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The Goods | YOUR WHEELS

Can Somebody Out There Build a Better Air Bag?

March 18, 1997|RALPH VARTABEDIAN | TIMES STAFF WRITER

The federal government has just issued new rules that allow auto manufacturers to sharply reduce the explosive force used to inflate air bags, a response to growing evidence that air bags can kill children and small adults.

The revisions raise questions about a technology that has until now achieved remarkable public acceptance. It appears to many experts that regulators and the auto industry are only going to confuse consumers as they stumble into a new generation of air bags.

AirBelt Systems, LLC, a Bel-Air development company, has proposed what it believes is a long-term answer.

Instead of cutting back the power that inflates bags, AirBelt has developed a system that would sharply reduce the inflation force only in the first 15-thousandths of a second after an accident.

Air bags fully inflate in about one-tenth of a second or about 100 milliseconds. AirBelt research shows that fatal injuries occur in the initial 15 milliseconds, according to chief executive Larry Shultz. Shultz says AirBelt's system would provide safety for adults equal to today's high power bags, but protect even unbelted children.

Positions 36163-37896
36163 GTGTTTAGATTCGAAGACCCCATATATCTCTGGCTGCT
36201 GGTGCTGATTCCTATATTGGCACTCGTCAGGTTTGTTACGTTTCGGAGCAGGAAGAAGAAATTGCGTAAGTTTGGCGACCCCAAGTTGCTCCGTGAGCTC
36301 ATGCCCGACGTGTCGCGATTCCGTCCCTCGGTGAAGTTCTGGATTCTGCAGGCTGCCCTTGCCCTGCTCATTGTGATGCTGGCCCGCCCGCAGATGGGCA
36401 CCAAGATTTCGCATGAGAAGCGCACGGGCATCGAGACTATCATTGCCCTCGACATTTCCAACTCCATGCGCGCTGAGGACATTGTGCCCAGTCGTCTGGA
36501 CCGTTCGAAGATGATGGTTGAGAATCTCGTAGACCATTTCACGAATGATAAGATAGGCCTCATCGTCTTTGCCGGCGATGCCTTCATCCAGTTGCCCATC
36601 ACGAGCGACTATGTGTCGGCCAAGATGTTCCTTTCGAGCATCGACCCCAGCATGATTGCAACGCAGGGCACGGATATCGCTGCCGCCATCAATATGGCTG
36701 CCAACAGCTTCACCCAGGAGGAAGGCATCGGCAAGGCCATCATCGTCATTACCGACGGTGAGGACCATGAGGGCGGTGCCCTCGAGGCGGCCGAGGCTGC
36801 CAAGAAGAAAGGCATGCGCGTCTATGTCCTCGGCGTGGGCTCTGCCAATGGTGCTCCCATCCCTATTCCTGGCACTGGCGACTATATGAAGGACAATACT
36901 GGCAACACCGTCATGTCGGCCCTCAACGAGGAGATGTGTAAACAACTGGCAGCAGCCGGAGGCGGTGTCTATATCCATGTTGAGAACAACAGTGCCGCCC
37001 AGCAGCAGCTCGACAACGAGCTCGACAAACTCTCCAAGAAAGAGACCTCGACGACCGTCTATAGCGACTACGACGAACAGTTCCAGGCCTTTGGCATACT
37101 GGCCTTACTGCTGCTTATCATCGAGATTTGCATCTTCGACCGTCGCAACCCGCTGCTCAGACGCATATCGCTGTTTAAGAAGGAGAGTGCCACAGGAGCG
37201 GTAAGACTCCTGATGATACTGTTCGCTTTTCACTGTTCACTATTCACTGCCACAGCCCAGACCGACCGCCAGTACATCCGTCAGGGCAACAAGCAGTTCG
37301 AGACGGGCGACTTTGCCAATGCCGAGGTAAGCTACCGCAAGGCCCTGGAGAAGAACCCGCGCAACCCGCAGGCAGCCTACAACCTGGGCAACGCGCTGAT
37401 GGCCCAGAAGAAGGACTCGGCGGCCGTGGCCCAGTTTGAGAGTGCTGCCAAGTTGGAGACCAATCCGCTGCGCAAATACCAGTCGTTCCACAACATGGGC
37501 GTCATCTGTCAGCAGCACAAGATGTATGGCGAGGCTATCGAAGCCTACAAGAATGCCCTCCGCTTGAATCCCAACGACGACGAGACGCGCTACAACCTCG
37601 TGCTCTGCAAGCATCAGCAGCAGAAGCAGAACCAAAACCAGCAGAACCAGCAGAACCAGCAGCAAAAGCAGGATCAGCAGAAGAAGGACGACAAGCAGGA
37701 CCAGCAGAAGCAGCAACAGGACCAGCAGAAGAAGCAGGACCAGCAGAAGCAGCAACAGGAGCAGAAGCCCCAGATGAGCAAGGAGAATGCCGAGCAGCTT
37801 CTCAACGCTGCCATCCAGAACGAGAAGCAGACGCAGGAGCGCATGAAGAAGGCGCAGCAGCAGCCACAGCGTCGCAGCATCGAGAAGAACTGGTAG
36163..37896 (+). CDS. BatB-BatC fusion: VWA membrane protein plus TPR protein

The AirBelt bags are inflated by compressed gas, rather than the standard pyrotechnic charge. The firm has also developed a special throttling valve that can alter inflation rates throughout deployment. Another benefit, Shultz claims, is that the gas is at room temperature and cannot cause burns, which sometimes occur with existing air bags.

A representative for the National Highway Traffic Safety Administration said that AirBelt's proposals are serious and deserve to be considered. A videotape of tests the firm has conducted is eye-opening. The impact on small children by existing air bags is so violent and forceful that they are tumbled head over heals within a passenger compartment. The AirBelt system appears far less forceful.

* Vartabedian responds to automotive questions of general interest. Write to Your Wheels, 1875 I St. N.W. #1100, Washington, D.C. 20006 or e-mail to Ralph.Vartabedian@latimes.com.

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